Motivation under the microscope: Understanding undergraduate science students’ multiple motivations for research
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- Smith, J.L., Deemer, E.D., Thoman, D.B. et al. Motiv Emot (2014) 38: 496. doi:10.1007/s11031-013-9388-8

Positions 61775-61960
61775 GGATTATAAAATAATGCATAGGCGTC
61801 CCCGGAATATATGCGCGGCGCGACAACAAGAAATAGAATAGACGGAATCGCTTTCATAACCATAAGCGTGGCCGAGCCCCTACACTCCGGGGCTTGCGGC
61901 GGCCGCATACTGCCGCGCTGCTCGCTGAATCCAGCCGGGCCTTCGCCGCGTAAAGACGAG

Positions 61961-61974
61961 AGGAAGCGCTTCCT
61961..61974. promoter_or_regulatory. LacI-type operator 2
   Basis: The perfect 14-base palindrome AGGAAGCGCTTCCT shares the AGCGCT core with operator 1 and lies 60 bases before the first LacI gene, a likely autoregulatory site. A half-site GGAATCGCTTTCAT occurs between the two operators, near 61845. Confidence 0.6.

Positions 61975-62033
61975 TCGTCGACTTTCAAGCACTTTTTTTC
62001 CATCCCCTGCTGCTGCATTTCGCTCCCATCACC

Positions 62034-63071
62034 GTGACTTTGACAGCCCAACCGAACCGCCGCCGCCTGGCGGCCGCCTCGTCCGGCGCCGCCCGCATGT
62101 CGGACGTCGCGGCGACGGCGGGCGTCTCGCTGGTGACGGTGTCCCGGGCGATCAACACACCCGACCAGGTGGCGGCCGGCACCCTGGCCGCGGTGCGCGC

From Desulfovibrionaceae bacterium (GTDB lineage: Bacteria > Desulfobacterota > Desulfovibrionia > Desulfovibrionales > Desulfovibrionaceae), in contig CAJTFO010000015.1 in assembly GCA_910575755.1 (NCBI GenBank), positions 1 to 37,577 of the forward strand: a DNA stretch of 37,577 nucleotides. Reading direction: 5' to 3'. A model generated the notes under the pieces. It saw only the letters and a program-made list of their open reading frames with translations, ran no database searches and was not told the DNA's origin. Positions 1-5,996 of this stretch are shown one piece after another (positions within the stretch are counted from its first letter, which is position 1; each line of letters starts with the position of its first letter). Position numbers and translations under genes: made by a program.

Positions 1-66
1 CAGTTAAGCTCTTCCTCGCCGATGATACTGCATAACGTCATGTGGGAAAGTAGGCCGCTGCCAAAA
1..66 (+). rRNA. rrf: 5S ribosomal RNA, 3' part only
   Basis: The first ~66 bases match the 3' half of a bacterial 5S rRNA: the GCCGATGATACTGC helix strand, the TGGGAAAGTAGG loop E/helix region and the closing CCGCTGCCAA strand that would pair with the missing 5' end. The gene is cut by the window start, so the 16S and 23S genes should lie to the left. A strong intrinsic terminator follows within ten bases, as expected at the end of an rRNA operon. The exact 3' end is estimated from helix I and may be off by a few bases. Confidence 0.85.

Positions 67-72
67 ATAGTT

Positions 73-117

Little is known about students’ motivations toward scientific research or the implications of pursuing multiple research motivations simultaneously. We conducted latent profile analysis (a person-centered statistical technique) on 1,052 undergraduate students from three universities enrolled in physics, chemistry, and biology laboratory sections. Based on a tripartite model that conceptualizes research motivations as intrinsic, extrinsic, and failure avoidant, analyses revealed five distinct research motivational profiles which were described as Unmotivated; Neutral Engagement, Ternary-Driven; Emerging Engagement; and High Engagement. Profile membership was associated with differences in science class experiences, science identity, and future research intentions. Results showed students were optimally motivated toward science when highly endorsing both intrinsic and extrinsic motivations, with low failure avoidance. These findings contribute to the literature on self-determination theory, intrinsic motivation and multiple goals, and these data create a framework for understanding undergraduate science laboratory experiences that may aid in efforts to broaden the participation of students in science.